One time my brother and I made the mistake of telling my dad the truth, i.e. we never did the homework because the homework was boring. This did not go over well, and that was the last time we tried that particular approach. Instead we found, through years of experimentation, that the best approach was to say as little as possible, appear to not fully understand why our grades were so terrible, and to nod in agreement to his exhortations to diligently do our homework in the future. Besides, my dad would lose steam after twenty minutes, and then we’d be in the clear for the next few months.

Once we drove up to Vermont for a ski vacation. For some reason my father felt compelled to drive even faster than usual, so much so that my younger brother was finally driven to say, “Dad, could you please slow down? You’re driving really fast.”

My father did not take kindly to my brother’s suggestion, and told him so. Fifteen minutes later we were pulled over by a Vermont policeman.

When confronted by the cop, my father said as little as possible, appeared not to understand how he could have been driving so fast, and nodded his head in agreement when the cop encouraged him to drive more carefully in the future.

As children, we didn’t have the breadth of experience to appreciate how different our father’s driving was than other drivers’. He had been a cab driver for several years in Philadelphia, and that experience had permanently warped his driving technique. For most people, getting into a car was simply another mode of transportation. For us, getting into a car was a death-defying experience.

My sister recalls the first time her boyfriend took her for a ride in his truck. It was a pleasant drive through the gentle hills of Marin County. Finally, he pulled over and looked into her eyes and asked, “Were you scared? A lot of the people who ride with me are scared because I drive so fast and take the sharp turns really quickly.”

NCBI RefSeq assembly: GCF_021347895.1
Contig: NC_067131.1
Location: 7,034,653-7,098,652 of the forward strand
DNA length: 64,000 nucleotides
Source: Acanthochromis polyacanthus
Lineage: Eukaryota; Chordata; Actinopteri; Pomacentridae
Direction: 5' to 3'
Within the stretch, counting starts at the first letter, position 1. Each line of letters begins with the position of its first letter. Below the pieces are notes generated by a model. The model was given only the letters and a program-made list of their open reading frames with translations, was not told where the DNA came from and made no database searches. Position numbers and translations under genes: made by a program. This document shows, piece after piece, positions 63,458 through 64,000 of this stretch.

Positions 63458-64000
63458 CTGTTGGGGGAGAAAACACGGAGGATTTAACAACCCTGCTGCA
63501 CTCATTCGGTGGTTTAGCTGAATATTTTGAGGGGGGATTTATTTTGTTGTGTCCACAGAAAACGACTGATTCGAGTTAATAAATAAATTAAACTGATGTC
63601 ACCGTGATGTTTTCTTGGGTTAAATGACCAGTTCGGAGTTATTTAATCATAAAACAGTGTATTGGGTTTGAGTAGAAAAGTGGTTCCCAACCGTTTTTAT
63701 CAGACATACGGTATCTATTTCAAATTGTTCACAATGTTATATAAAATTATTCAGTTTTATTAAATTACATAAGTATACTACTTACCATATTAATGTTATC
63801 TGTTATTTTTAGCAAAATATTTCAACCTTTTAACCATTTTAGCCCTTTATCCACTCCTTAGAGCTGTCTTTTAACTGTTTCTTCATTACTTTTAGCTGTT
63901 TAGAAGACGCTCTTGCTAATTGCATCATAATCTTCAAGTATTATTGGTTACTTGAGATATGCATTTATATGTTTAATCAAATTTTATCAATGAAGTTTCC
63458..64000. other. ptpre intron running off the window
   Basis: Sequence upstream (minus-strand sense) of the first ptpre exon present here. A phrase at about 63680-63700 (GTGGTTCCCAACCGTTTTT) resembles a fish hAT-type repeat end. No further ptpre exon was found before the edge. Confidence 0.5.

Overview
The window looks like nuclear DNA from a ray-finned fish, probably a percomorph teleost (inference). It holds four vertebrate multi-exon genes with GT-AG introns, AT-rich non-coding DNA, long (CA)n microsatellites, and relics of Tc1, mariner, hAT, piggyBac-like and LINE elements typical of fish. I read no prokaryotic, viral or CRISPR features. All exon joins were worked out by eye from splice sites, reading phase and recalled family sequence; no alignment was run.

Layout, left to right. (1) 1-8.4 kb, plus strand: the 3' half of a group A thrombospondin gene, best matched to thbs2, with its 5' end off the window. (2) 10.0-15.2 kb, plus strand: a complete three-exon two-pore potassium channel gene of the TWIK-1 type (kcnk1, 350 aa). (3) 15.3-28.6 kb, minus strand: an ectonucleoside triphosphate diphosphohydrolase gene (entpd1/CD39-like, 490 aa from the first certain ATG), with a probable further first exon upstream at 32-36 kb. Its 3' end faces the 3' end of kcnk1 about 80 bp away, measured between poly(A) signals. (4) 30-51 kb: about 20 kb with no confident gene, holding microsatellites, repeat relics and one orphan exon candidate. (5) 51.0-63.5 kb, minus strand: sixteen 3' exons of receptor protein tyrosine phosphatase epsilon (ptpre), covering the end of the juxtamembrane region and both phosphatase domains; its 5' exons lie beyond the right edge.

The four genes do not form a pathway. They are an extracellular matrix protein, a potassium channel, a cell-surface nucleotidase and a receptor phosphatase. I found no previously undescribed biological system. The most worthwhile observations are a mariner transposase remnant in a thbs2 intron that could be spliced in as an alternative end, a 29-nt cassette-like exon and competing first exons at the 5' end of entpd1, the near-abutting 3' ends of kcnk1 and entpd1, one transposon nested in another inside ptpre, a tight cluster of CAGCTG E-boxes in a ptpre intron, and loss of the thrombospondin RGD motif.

My sister looked at him incredulously and said, “You have no idea.”

In my junior year in high school, my Grandmother moved in with us. We settled into a gentle routine: My dad would mix manhattans for her and ask her if the photostat was turned too low. When she wasn’t drinking manhattans, my Grandmother would tell my parents that they were doing things wrong. My grandmother was also a wealth of medical information. Little did we suspect, but at the time epidemics of tuberculosis and pneumonia were raging through town of Larchmont. Fortunately my grandmother set us straight: “If you go out in the rain without a hat, you’ll get pneumonia.” she told us. Or she would tell my mom, “For crying out loud, Alice, listen to that cough: your kid’s got TB. Take him to the doctor.”

I knew things weren’t going well when my mother took me aside and said to me, “Brian, no matter what happens, never let us move in with you. Do you understand me? No matter what. Put us in a nursing home.”

Next week, my parents put Grandmother in a nursing home. I think my parents had run out of manhattans.